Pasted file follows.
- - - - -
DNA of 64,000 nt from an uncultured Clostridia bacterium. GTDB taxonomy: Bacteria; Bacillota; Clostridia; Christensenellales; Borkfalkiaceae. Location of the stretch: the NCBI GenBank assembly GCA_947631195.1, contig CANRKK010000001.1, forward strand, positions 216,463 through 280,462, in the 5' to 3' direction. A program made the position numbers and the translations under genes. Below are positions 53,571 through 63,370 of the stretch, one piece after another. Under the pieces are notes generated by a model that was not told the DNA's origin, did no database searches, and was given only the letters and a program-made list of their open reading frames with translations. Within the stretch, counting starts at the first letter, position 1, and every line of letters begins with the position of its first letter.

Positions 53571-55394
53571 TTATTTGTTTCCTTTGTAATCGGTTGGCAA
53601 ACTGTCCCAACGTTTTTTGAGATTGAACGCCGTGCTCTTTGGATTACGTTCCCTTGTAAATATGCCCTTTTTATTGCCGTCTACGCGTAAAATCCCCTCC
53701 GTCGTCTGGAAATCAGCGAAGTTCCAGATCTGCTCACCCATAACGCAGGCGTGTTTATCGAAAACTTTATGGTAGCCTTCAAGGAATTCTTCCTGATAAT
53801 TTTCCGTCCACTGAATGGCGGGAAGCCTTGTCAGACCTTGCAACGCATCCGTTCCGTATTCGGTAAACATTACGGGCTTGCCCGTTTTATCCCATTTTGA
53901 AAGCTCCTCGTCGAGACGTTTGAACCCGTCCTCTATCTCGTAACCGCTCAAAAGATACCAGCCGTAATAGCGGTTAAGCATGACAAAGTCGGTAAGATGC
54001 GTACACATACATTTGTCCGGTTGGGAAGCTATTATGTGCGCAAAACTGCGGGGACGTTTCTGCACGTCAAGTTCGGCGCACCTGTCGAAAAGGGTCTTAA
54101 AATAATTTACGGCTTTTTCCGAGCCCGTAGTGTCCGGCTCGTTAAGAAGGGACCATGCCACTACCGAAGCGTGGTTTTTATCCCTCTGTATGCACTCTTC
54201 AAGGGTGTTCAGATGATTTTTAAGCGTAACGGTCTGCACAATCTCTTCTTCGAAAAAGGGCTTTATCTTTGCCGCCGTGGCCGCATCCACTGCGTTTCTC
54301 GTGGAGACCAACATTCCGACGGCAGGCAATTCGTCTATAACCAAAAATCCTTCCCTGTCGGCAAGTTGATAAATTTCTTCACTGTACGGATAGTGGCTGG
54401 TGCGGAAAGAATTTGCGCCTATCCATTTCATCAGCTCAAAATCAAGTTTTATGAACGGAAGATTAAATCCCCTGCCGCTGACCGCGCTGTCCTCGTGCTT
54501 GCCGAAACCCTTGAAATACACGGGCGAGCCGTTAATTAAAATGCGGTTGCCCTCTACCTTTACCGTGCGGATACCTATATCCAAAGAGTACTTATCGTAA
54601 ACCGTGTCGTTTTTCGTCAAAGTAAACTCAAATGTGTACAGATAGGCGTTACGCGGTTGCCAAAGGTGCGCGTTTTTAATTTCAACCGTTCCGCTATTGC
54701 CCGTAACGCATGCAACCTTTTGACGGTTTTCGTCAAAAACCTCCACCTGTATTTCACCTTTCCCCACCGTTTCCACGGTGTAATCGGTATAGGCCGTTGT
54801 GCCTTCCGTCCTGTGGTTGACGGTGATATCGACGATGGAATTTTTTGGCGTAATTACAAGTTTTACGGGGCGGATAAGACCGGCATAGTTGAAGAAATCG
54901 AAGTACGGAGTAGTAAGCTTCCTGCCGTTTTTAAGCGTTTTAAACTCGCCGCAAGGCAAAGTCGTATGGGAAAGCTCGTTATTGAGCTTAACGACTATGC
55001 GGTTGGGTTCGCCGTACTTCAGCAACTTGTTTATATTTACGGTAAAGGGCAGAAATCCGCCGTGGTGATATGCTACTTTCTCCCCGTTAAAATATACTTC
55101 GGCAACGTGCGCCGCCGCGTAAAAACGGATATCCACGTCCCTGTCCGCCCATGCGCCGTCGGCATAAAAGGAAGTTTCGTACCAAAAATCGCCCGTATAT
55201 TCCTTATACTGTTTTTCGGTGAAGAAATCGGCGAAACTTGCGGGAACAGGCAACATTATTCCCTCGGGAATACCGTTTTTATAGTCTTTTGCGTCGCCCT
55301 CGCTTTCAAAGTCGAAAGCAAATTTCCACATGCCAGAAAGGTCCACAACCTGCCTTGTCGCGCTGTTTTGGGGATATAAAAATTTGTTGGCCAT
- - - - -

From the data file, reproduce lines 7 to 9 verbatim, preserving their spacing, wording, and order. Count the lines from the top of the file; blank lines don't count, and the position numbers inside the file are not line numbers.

53901 AAGCTCCTCGTCGAGACGTTTGAACCCGTCCTCTATCTCGTAACCGCTCAAAAGATACCAGCCGTAATAGCGGTTAAGCATGACAAAGTCGGTAAGATGC
54001 GTACACATACATTTGTCCGGTTGGGAAGCTATTATGTGCGCAAAACTGCGGGGACGTTTCTGCACGTCAAGTTCGGCGCACCTGTCGAAAAGGGTCTTAA
54101 AATAATTTACGGCTTTTTCCGAGCCCGTAGTGTCCGGCTCGTTAAGAAGGGACCATGCCACTACCGAAGCGTGGTTTTTATCCCTCTGTATGCACTCTTC